This Science-Backed Diet Could Help Overhaul Your Health

What the DASH diet lacks in social media buzz, it more than makes up for with a research-based eating plan.

Sure, everyone at your exercise class is always talking about the benefits of eating “paleo” and your Instagram feed is lit up with #Whole30, but if you want a diet that helps make you healthier overall and is easy to stick to, the DASH diet is worth a look. Read on to learn the basics.

What does DASH stand for?

DASH stands for Dietary Approaches to Stop Hypertension and is based on a study of the same name from the National Heart, Lung and Blood Institute (NHLBI).

What can you eat on the DASH diet?

Sometimes called the Americanized version of the Mediterranean diet, the DASH diet recommends the following daily servings for a person eating 2,000 calories a day:

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  • 6 to 8 servings of whole grains
  • Up to 6 ounces of lean meats, poultry and fish
  • 4 to 5 servings of vegetables
  • 4 to 5 servings of fruit
  • 2 to 3 servings of low-fat or nonfat dairy foods
  • 2 to 3 servings of fats and oils

The diet also includes:

  • 4 to 5 servings of nuts, seeds and legumes per week
  • Up to 5 servings of sweets and added sugars per week

What are the benefits of the DASH diet?

Numerous large and well-regarded studies have shown that the DASH diet is effective in lowering blood pressure and cholesterol levels; hypertension and high cholesterol are two risk factors for heart disease.

  • The NHLBI DASH trial, which is the basis of the diet, found that out of 459 people, those who followed the DASH diet or simply added more fruits and vegetables to their regular diet lowered their blood pressure more than people who followed a typical American diet. Follow-up studies found that those on the DASH diet also lowered their low-density lipoprotein (LDL) cholesterol, or “bad” cholesterol.
  • The NHLBI-funded DASH-Sodium Trial included 412 people who followed a typical American diet or the DASH diet and consumed either 3,300 mg, 2,300 mg or 1,500 mg of sodium daily. The study found that people who consumed less sodium had lower blood pressure at 30 days; people who followed the DASH diet and had lower sodium intakes had the lowest blood pressure of all the groups.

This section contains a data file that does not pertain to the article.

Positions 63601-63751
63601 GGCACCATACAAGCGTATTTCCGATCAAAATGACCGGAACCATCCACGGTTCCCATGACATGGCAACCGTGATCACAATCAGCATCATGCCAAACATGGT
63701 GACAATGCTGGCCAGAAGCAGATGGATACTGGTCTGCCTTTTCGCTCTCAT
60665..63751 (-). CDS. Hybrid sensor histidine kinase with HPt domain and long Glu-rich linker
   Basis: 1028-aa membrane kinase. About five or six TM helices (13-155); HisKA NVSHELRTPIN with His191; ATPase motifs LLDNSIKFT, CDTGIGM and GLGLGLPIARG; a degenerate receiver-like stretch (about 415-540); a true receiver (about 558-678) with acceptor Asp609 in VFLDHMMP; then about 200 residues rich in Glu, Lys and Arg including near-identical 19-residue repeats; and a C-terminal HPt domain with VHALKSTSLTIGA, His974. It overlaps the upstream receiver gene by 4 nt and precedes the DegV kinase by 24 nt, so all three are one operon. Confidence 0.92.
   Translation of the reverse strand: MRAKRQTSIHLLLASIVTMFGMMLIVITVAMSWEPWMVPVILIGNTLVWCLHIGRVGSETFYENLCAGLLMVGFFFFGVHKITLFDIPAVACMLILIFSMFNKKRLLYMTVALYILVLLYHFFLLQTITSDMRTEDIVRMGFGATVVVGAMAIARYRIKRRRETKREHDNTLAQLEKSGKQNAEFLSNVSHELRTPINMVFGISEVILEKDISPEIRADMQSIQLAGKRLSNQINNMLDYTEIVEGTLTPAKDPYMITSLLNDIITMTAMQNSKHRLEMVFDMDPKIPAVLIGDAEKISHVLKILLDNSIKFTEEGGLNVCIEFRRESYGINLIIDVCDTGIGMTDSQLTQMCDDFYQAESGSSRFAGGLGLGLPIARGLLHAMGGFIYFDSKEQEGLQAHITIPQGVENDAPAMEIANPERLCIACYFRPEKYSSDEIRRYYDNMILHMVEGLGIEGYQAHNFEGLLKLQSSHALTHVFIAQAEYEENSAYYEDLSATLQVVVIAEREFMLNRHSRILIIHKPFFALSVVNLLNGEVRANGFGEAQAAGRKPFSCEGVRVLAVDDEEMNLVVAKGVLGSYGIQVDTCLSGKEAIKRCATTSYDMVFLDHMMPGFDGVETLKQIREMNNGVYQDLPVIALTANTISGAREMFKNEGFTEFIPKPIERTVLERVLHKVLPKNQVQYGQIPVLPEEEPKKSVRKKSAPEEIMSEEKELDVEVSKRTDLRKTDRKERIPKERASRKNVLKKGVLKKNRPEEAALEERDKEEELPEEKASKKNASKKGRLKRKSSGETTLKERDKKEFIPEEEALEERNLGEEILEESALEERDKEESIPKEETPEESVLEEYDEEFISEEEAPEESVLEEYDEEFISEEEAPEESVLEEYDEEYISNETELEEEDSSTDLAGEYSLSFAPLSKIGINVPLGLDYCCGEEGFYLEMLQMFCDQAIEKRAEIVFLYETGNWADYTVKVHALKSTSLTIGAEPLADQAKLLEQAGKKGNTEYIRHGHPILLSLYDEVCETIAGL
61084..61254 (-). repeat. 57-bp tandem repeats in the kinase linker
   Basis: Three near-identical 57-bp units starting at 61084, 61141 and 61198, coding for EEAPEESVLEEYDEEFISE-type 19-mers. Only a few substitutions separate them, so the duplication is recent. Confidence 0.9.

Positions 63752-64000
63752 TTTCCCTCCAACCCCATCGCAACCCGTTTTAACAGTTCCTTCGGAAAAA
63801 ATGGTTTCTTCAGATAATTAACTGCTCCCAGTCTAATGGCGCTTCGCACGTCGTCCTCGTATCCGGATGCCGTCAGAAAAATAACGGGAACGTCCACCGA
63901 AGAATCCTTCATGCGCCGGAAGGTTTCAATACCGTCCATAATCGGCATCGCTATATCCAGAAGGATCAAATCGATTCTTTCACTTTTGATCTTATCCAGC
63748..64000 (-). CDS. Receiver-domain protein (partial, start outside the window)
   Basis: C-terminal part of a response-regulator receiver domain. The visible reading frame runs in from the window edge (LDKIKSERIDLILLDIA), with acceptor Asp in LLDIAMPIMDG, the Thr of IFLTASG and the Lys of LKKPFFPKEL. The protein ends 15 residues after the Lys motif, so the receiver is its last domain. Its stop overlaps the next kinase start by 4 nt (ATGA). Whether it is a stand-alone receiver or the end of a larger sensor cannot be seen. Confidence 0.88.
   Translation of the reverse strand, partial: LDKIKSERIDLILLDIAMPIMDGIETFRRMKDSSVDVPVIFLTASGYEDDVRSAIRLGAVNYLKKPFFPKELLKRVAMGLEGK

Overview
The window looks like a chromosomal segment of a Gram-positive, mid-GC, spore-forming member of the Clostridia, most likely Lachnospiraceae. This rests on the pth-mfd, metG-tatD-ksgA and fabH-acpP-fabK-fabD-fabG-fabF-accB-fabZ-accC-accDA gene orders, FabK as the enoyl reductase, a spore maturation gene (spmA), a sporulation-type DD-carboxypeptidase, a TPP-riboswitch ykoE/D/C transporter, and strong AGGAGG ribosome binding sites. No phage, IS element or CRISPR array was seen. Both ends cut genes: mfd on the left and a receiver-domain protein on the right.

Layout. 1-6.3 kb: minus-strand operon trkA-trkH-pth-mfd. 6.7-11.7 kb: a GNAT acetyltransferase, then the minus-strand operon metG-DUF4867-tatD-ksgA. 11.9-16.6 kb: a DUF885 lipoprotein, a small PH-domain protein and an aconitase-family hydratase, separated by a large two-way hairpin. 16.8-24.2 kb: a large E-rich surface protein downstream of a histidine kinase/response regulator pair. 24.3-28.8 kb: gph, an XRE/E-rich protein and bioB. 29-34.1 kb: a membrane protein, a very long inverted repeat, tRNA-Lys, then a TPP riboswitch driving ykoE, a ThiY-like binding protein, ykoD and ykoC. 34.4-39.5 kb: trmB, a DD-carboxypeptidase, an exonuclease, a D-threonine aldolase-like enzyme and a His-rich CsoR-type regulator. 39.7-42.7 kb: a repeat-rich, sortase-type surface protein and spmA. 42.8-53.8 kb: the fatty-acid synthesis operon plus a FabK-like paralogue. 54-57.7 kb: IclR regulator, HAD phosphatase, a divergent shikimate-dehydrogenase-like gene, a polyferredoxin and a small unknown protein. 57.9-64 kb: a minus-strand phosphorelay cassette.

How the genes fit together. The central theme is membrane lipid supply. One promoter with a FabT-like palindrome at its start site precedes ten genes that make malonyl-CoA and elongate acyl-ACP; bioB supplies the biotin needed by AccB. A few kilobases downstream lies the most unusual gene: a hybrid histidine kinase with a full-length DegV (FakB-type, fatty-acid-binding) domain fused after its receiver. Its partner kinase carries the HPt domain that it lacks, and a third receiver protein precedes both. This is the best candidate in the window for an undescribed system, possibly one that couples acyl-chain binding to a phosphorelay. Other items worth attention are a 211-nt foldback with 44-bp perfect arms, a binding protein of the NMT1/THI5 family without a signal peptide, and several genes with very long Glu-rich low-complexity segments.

“I’ve been recommending the DASH diet to my patients for years,” says Jennifer Rose Boozer, DO, a family medicine specialist at Keck Medicine of USC – Glendale and Pasadena and a clinical assistant professor of family medicine at the Keck School of Medicine of USC. “I feel confident in recommending the DASH diet because, unlike fad diets, we have lots of research showing its benefits. I also appreciate that it can help my patients avoid blood pressure medications.”

In addition, the DASH diet is relatively easy to follow, as it doesn’t eliminate entire food groups or require calorie counting or any special foods that you can’t readily find at your regular grocery store.

Will I lose weight on the DASH Diet?

If you’ve been eating chips, fries, burgers, ice cream and other high-calorie foods, you’ll certainly benefit from the DASH diet’s emphasis on high-fiber, more nutrient-dense, lower-calorie foods. While much of the existing research on the DASH diet has focused on cardiovascular health, some studies also suggest that it promotes weight loss. As the NHLBI notes, exercise is an important component for those who want to lose weight on the diet.

Are you thinking about ways to improve your health? The experts at Keck Medicine of USC can help guide you. If you are in the Los Angeles area, schedule an appointment with a family medicine specialist or call (800) USC-CARE (800-872-2273).

by Anne Fritz